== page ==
Fifteen years ago, a nurse practitioner (NP) contacted me because she was looking for a preceptor for her clinical hours. She was not a traditional student, but rather an NP whose certification had lapsed, placing her on “inactive” status. In Texas, where I practice, the Texas board of nursing defines inactive status as an individual “for whom more than 4 years have lapsed since completion of the advanced practice educational program or who have not practiced in the advanced practice role during the previous 4 years” (Texas board of nursing rule 22 T). Returning to active status requires completion of a refresher course or extensive orientation. This includes didactic and/or clinical experiences encompassing advanced assessment, diagnosis and treatment, pharmacotherapeutics, ordering and interpretation of diagnostic tests, and performing procedures safely and competently. The orientation requires a minimum of 400 supervised clinical hours.
My colleague had tried to find a preceptor in the local NP program but was unsuccessful because she was not enrolled as a student. After months of phone calls, emails, and networking, she contacted me, and I agreed to be her preceptor. In addition to the supervised clinical hours, she also took advanced pharmacology and studied for the national certification exam, which she took at the completion of the preceptorship. This process took 2 years, and she is now a practicing NP.
The journey to recertification for the inactive advanced practice nurse (APN) can be lengthy and frustrating, especially when looking for someone to provide supervised, clinical hours. Finding a preceptor can be challenging, particularly in communities where NP programs exist. The recertifying practitioner may be in direct competition with traditional NP students for preceptor hours. Some programs require students to have preceptor agreements prior to starting an NP program. In addition to completion of required clinical hours, most states now require passing a national certification exam as part of the consensus model for regulation of APNs (Hartigan C. AACN Adv Crit Care. 2011;22:50-67). The consensus model of APN regulation was developed in 2007 and requires licensure, accreditation, certification, and education (LACE) as the model for all APNs in the United States (Stanley J. JNP. 2009;5:99-104). Thus far, 17 states have fully implemented the consensus model.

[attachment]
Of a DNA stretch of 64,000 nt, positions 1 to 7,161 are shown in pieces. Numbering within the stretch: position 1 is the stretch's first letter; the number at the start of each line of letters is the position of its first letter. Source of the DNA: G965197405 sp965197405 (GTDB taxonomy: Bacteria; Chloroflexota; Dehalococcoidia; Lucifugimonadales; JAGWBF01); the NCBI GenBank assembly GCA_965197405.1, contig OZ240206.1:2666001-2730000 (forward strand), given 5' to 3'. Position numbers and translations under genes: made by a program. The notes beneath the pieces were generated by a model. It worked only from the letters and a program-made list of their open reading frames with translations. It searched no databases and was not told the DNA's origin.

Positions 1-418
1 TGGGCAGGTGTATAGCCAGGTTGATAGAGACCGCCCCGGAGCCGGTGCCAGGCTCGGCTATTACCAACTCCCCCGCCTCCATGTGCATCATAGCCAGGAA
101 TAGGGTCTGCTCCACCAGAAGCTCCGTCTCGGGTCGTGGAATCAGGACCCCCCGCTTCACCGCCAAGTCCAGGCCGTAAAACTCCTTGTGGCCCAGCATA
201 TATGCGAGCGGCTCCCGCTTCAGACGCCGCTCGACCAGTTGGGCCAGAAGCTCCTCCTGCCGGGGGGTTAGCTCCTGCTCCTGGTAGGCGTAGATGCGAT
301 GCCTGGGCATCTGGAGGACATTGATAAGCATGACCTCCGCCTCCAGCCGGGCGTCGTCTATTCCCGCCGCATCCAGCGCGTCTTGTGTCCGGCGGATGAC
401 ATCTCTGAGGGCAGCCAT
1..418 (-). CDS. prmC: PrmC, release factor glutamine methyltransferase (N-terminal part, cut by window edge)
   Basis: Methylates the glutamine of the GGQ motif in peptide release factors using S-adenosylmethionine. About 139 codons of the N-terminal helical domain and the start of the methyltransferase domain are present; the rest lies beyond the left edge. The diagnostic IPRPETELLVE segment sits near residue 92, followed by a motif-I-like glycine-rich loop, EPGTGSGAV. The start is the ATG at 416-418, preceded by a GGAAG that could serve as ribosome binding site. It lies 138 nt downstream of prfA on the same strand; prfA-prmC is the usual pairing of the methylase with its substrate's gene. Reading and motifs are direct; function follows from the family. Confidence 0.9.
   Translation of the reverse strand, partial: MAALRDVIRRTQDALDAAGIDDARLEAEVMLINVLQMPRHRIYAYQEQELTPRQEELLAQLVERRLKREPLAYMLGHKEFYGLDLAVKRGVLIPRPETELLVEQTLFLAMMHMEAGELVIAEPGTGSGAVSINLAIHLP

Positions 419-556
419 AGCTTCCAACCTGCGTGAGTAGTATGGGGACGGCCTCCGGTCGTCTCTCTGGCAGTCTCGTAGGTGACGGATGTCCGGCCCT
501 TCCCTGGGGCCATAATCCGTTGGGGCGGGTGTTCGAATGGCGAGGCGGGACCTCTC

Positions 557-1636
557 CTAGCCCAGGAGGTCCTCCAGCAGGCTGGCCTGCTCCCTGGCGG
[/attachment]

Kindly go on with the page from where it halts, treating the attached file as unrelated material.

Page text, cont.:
For the APN who is recertifying, it is important to establish relationships with other APNs at the local and national level. Membership in professional organizations provides education, opportunities for networking, and socialization with other APNs. Attending regular meetings and conferences may provide opportunities for meeting potential preceptors and employers. Contacting local NP programs may be another way to connect with APNs willing to provide the necessary hours. Recertifying APNs may need to work with multiple providers to acquire enough hours. Flexibility is key.
Recently, I was approached at a local meeting by an APN who needed a preceptor to complete clinical hours to return to active status. Along with my colleagues, I was able to help her find several APNs who were willing to help, and she was able to complete the required hours. Through networking, professional organizations, and identifying potential preceptors, it is possible to help the inactive APN return to the workforce. I challenge all of my colleagues to step up and assist our fellow APNs to re-join their profession as active, practicing clinicians.
Katherine F. O’Donnell, DNP, APRN, FNP-BC, is a family NP, Department of General Surgery, University of Texas Health Science Center, in San Antonio.